15.Gaber, KA, Barnett, M, McGavin, CR, Planchant, Y. Attitudes of 100 patients with chronic obstructive pulmonary disease to artificial ventilation and cardiopulmonary resuscitation. J Palliat Med. 2004;18:626629.
16.Rocker, GM, Dodek, PM, Heyland, DK, Canadian Researchers at the End of Life N. Toward optimal end-of-life care for patients with advanced chronic obstructive pulmonary disease: Insights from a multicentre study. Can Respir J. 2008;15:249254.
17.Lynn, J, Ely, EW, Zhong, Z, et al.Living and dying with chronic obstructive pulmonary disease. J Am Geriatr Soc. 2000;48:S91100.
18.Goldstein, RS, Psek, JA, Gort, EH. Home mechanical ventilation: Demographics and user perspectives. Chest. 1995;108:15811586.
19.Jones, SE, Packham, S, Hebden, M, Smith, AP. Domiciliary nocturnal intermittent positive pressure ventilation in patients with respiratory failure due to severe COPD: Long-term follow up and effect on survival. Thorax. 1998;53:495498.
20.Claessens, MT, Lynn, J, Zhong, Z, et al.Dying with lung cancer or chronic obstructive pulmonary disease: Insights from SUPPORT. Study to Understand Prognoses and Preferences for Outcomes and Risks of Treatments. J Am Geriatr Soc. 2000;48:S146S153.
21.Stapleton, RD, Nielsen, EL, Engelberg, RA, Patrick, DL, Curtis, JR. Association of depression and life-sustaining treatment preferences in patients with COPD. Chest. 2005;127:328334.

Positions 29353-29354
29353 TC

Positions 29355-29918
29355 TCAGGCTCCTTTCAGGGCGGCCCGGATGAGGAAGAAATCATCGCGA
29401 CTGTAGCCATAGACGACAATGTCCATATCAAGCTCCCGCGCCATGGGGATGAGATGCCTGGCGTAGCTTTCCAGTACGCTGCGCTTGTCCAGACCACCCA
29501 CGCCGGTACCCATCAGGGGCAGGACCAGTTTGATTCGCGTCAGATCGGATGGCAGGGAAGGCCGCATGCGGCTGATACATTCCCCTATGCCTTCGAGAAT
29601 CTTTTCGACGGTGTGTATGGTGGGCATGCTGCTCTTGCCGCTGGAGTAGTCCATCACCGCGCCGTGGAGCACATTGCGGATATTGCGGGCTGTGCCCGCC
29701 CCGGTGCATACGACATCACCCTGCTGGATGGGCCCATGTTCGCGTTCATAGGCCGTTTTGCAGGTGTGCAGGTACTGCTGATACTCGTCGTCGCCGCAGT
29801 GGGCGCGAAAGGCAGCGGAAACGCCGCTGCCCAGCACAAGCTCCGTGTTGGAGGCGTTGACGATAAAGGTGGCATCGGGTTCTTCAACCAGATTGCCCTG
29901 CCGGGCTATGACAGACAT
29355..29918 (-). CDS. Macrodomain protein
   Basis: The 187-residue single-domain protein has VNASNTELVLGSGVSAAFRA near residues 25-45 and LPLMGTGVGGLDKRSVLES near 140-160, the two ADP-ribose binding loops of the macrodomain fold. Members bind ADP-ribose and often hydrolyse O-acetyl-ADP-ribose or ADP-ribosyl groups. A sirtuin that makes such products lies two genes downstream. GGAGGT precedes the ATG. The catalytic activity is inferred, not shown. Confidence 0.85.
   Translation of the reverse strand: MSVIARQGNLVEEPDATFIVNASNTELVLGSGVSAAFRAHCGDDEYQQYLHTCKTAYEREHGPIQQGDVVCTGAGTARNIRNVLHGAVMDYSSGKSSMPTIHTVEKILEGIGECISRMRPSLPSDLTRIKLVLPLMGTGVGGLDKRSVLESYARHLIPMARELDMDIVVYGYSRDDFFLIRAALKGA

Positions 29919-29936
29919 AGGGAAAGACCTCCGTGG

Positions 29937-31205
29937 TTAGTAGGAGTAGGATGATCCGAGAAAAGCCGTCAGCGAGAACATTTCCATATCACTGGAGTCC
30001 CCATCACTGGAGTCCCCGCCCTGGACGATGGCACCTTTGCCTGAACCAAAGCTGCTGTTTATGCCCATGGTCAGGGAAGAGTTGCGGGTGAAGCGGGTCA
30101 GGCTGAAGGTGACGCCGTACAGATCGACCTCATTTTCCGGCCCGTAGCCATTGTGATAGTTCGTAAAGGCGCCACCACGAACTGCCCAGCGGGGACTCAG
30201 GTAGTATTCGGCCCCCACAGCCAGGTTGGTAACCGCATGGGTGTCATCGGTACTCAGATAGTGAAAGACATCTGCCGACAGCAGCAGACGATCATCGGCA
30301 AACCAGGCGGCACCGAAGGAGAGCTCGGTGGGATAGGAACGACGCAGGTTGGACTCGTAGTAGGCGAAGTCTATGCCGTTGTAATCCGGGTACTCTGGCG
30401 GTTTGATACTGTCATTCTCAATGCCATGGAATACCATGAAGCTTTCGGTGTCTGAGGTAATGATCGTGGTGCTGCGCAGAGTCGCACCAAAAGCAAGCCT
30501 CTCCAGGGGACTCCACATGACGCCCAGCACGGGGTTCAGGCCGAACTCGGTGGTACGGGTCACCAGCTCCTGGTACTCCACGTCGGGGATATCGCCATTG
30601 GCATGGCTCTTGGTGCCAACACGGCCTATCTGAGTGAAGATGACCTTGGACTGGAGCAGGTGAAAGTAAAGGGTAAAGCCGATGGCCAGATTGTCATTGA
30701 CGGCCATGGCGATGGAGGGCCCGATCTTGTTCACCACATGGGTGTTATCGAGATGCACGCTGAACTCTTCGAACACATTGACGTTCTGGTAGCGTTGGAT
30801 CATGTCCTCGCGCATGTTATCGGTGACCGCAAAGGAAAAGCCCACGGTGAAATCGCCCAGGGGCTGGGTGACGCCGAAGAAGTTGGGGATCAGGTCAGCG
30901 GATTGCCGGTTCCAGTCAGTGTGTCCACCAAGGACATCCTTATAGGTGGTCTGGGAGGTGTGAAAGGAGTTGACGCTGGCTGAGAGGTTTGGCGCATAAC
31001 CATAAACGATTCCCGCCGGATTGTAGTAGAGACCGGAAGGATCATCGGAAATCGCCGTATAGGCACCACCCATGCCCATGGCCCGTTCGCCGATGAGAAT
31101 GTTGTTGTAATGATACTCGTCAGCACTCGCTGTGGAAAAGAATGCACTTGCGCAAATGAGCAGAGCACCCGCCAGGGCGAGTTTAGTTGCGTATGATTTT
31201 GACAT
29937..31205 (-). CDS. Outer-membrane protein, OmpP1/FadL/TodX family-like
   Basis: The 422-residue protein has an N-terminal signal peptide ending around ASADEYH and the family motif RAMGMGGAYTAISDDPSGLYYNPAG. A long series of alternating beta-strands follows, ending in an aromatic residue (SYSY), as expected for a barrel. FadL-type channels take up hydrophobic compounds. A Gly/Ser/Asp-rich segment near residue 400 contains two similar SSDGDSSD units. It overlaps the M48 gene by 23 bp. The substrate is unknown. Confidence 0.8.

22.Levin, I, Schneider, S, Gaeth, G. All frames are not created equal: A typology and Critical Analysis of Framing Effects. Organ Behav Hum Decis Process. 1998;76:149188.
23.Travaline, JM, Silverman, HJ. Discussions with outpatients with chronic obstructive pulmonary disease regarding mechanical ventilation as life-sustaining therapy. South Med J. 1995;88:10341038.
24.Dales, RE, O'Connor, A, Hebert, P, Sullivan, K, McKim, D, Llewellyn-Thomas, H. Intubation and mechanical ventilation for COPD: Development of an instrument to elicit patient preferences. Chest. 1999;116:792800.

Keywords

Type Description Title
WORD
Supplementary materials

Brooker et al. supplementary material
Supplementary table

 Word (223 KB)
223 KB

Metrics

Altmetric attention score

Full text views

Total number of HTML views: 0
Total number of PDF views: 0 *
Loading metrics...

Abstract views

Total abstract views: 0 *
Loading metrics...

* Views captured on Cambridge Core between <date>. This data will be updated every 24 hours.

Usage data cannot currently be displayed